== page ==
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News Archive 2001 - 2010

Research May Prevent Future Underground Infrastructure Failures

June 24, 2010

“Water main break causes major damage.” It’s a headline that’s becoming more common as an aging infrastructure begins to reveal its weaknesses and failures. University of Texas at Arlington civil engineering Professor Ali Abolmaali is investigating methods he believes will lead to design standards that will prevent failures in future underground installations.

Dr. Abolmaali received a $100,000 research gift and $50,000 from the Texas Research Incentive Program to develop nonlinear fracture and plasticity-based, 3-D finite element algorithms or formulas that will determine the structural behavior of several types of underground pipes and culverts. “Older designs were based on two-dimensional representations,” he said. “These provided only approximations of real conditions and behaviors, so not all possible factors were considered.”

These approximations resulted in water mains and culverts that were often over designed or under designed. “We can see the results of some failures,” said Dr. Abolmaali, “but not all of them. If a system was over designed, it could have already had failures but still function well enough for us not to notice until a major problem arises.”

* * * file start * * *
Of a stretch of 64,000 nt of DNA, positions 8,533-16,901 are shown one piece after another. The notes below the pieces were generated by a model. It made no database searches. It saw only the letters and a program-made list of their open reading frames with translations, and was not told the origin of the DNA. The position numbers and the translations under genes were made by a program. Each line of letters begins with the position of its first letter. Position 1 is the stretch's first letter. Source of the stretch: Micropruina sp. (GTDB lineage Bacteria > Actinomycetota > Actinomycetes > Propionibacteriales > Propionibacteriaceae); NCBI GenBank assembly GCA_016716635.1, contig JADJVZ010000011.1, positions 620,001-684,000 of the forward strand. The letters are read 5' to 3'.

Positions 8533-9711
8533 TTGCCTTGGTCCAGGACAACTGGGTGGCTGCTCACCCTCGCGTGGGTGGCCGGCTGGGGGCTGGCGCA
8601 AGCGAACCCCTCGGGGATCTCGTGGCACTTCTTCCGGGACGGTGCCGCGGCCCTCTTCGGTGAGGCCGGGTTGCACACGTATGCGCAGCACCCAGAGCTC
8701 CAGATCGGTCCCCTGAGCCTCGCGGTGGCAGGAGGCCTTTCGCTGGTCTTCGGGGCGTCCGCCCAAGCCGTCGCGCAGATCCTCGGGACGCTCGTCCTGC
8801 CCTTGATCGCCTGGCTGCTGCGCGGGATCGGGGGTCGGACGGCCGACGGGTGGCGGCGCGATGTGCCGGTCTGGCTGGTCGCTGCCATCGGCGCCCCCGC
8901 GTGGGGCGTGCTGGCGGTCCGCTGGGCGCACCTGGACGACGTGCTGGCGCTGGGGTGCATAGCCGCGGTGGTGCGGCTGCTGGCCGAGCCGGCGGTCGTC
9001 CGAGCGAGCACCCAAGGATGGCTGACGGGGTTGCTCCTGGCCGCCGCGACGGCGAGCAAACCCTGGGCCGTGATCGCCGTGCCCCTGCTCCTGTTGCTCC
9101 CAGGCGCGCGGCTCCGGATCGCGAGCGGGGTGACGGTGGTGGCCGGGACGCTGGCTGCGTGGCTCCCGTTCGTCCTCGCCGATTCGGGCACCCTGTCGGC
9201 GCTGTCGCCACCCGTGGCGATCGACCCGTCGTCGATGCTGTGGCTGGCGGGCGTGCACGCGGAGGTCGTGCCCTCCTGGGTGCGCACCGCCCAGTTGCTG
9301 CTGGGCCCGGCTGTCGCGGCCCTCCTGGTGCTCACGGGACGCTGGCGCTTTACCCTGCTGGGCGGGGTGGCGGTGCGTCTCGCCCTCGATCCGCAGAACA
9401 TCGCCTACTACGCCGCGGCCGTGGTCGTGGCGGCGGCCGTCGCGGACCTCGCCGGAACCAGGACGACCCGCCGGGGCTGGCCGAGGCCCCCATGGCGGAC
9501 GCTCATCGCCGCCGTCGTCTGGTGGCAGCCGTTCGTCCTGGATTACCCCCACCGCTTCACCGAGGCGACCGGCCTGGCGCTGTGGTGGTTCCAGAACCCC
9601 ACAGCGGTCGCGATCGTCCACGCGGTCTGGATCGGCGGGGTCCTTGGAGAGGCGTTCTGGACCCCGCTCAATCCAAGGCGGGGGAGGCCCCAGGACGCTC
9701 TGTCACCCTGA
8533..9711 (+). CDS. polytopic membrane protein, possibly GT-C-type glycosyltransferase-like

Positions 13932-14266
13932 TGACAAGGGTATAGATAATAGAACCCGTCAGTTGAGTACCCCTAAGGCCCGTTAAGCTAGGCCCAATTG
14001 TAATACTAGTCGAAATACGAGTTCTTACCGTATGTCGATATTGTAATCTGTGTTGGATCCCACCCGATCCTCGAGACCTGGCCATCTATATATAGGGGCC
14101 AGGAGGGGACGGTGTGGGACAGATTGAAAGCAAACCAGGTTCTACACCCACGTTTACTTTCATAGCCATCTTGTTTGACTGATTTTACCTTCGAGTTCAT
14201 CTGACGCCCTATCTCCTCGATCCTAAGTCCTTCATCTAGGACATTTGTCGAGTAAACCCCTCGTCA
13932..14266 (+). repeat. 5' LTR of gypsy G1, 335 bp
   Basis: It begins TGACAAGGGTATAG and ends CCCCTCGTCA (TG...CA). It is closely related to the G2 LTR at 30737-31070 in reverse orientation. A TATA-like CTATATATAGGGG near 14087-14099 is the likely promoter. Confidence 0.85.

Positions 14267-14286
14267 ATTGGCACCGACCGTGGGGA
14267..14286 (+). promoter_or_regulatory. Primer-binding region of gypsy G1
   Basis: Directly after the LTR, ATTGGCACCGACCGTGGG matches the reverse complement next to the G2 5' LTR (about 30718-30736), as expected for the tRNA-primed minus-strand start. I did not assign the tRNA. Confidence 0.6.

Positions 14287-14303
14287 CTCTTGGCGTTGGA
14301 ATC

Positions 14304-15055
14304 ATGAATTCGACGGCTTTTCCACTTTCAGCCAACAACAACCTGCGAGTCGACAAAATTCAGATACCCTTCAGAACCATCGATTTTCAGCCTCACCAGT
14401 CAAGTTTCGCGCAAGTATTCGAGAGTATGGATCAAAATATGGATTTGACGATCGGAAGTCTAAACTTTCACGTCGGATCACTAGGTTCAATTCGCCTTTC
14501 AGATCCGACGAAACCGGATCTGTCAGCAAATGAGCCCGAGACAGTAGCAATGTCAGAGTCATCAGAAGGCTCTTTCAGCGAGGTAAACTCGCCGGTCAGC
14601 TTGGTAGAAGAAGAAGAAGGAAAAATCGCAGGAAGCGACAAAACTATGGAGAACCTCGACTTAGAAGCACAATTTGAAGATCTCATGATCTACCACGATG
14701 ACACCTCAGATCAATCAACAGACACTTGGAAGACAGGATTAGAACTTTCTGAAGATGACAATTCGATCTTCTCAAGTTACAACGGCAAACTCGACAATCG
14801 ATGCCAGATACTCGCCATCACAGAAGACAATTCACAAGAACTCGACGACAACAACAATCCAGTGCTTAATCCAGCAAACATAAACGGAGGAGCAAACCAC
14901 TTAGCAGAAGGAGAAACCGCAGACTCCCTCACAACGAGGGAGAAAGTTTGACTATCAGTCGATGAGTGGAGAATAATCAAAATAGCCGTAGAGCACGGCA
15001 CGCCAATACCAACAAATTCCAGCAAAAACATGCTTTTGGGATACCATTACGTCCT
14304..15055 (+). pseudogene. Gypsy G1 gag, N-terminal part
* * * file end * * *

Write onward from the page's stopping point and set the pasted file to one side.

Working in his Structural Simulation Laboratory, Dr. Abolmaali and his assistants – a post-doctoral researcher and a graduate student – are evaluating properties of different materials and designs. Plastic, concrete and steel all undergo long-term changes to their material properties as results of soil and traffic loads and soil chemistry. The shape of the pipe or culvert – circular, elliptical, square, or rectangle – also influences its abilities to withstand internal and external pressures.

Also under consideration, how fire affects the structural properties. Though pipes and culverts are normally buried a minimum of two feet below the surface, they are exposed at some point and can be subjected to extreme heat.

Once Dr. Abolmaali and his team complete their simulations, sample tests will be conducted on full-scale sections of pipe and culvert to confirm the findings. The team expects of complete their studies in December of this year. After that, they will submit their recommendations to regulatory agencies and organizations for inclusion in national codes. Dr. Abolmaali is currently a member of the Transportation Research Board’s committee for culvert and hydraulic structures.

Keeping America’s infrastructure in good condition will be a costly endeavor. A recent news report stated that the City of Dallas had nearly 2,000 water line breaks over the past year; city officials were expected to approve $127 million to fund needed improvements during the coming year.